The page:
Brad Watts, CHSR Research Scientist, to be published in the Oxford Handbook of Local Competitiveness.


We describe the University at Albany’s innovative $2.5 million Small Enterprise Economic Development (SEED) Program, a joint initiative sponsored by the School of Social Welfare and the School of Business, the Small Business Development Center (based in the School of Business), a large statewide credit union, New York’s Empire State Development Corporation, and numerous businesses and non-profit organizations. The program provides character-based micro-loans to low income entrepreneurs in NY State’s Capital Region, supported by mentoring and guidance from local executives and graduate students. We consider the opportunities and challenges of implementing such a program, based on the results of a pilot study. Although relatively new, SEED has generated some promising results relating to regional economic development. In just two years, SEED has invested $1.2Mil in 37 new businesses and created or saved 150 jobs, at a cost of only $1,000 per job. SEED may be a useful model for universities seeking to: (1) extend credit to worthy entrepreneurs who are underserved by traditional funding sources; (2) enhance local competitiveness by stimulating economic development in inner city neighborhoods . Unlike conventional economic development initiatives, which are typically targeted to high-tech firms, SEED is targeted to the “bottom of the pyramid” (Prahalad, 2005). This unique program, which leverages the resources of the university and its stakeholders, can be adopted by other universities seeking to promote regional economic and social development.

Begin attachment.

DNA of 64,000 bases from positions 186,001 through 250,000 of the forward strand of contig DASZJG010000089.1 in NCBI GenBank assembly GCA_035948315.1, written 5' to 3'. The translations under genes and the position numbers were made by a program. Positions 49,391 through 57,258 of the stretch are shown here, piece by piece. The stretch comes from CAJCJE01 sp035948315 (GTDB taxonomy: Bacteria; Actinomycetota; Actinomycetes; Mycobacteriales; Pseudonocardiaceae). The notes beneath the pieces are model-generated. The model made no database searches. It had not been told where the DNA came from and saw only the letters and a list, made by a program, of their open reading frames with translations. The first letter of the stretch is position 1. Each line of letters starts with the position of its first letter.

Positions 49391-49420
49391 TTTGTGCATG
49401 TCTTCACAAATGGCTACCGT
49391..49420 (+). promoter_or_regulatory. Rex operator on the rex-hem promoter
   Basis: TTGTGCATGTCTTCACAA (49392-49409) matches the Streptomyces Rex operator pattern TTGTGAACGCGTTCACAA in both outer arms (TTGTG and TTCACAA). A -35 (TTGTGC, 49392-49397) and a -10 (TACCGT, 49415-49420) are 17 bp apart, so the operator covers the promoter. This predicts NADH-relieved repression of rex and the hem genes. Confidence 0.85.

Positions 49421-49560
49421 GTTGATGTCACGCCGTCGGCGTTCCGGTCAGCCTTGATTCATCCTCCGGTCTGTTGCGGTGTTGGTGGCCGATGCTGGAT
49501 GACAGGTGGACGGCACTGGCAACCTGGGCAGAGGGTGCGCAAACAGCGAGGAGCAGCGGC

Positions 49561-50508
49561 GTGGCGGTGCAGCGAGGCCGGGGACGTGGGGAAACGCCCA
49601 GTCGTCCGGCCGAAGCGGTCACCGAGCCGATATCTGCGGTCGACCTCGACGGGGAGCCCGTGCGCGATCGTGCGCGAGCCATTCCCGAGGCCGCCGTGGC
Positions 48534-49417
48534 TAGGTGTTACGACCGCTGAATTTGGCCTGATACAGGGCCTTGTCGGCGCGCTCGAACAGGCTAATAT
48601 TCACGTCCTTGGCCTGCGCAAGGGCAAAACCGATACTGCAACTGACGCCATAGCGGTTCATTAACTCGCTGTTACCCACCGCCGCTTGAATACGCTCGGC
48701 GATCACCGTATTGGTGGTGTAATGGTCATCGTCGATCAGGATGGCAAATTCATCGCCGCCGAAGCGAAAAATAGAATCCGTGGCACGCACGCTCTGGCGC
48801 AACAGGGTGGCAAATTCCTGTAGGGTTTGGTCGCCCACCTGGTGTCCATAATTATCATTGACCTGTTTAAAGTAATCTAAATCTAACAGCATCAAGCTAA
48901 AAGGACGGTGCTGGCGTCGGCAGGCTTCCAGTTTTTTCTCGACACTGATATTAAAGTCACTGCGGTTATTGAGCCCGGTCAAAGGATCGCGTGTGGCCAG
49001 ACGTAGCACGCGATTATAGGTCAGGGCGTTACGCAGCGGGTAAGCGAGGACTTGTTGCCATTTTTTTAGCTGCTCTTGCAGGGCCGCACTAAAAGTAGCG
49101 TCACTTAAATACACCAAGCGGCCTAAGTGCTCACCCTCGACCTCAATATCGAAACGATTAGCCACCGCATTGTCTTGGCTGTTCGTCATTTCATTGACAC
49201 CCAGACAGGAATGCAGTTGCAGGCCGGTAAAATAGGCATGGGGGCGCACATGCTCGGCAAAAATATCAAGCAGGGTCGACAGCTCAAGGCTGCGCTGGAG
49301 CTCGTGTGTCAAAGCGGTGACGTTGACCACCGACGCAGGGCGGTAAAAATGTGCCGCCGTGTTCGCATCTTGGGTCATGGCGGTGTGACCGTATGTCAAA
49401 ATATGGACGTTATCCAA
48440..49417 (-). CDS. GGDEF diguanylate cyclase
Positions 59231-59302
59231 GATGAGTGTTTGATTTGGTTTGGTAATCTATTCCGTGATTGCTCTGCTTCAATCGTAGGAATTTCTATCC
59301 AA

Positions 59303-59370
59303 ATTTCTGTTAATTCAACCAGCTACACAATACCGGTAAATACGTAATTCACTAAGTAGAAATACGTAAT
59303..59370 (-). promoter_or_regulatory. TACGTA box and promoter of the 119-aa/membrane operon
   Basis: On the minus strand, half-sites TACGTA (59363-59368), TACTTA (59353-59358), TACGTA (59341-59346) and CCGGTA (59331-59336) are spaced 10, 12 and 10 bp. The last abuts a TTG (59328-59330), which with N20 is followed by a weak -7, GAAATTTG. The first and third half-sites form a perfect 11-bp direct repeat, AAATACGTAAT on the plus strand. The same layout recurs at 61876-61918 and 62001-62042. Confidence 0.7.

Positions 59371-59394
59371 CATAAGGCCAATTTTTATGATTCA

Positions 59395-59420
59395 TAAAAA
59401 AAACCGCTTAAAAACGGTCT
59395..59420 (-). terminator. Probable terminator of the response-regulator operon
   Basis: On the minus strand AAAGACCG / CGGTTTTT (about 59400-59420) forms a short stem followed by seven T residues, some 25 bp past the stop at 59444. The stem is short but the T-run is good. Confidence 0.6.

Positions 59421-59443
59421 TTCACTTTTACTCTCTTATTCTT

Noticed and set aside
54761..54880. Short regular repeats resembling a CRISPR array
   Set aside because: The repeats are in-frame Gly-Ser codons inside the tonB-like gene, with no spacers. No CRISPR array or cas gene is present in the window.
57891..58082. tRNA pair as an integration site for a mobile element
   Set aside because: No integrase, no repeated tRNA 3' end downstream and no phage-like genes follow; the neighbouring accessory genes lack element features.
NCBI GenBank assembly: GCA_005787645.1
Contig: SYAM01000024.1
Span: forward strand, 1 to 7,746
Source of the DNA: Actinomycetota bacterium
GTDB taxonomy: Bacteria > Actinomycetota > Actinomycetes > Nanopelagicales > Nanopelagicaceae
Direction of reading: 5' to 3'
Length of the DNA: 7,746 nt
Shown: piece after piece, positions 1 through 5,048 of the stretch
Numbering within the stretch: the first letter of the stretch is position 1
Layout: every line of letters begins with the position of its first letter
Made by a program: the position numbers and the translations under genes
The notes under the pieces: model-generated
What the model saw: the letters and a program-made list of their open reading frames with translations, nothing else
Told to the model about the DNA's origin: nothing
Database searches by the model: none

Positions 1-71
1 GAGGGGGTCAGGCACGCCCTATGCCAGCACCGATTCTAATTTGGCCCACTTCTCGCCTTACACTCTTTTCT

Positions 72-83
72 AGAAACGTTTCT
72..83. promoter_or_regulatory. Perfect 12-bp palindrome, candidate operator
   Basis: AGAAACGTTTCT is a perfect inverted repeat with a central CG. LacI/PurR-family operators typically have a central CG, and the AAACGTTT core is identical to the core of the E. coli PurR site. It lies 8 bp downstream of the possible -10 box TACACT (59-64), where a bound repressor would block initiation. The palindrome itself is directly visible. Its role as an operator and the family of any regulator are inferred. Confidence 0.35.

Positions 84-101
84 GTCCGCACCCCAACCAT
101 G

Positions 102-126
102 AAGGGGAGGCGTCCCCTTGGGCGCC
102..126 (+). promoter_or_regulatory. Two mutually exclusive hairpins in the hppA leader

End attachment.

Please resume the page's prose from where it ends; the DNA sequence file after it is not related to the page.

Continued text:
Miesing, P., Watts, B., Siegel, D., & Briar-Lawson, K. In press. Lessons on microenterprise development from a university-based microlending development program. In Audretsch, D.B., Link, A.N., & Walshok, M. (eds.) Oxford Handbook of Local Competitiveness. Oxford, UK: Oxford University Press.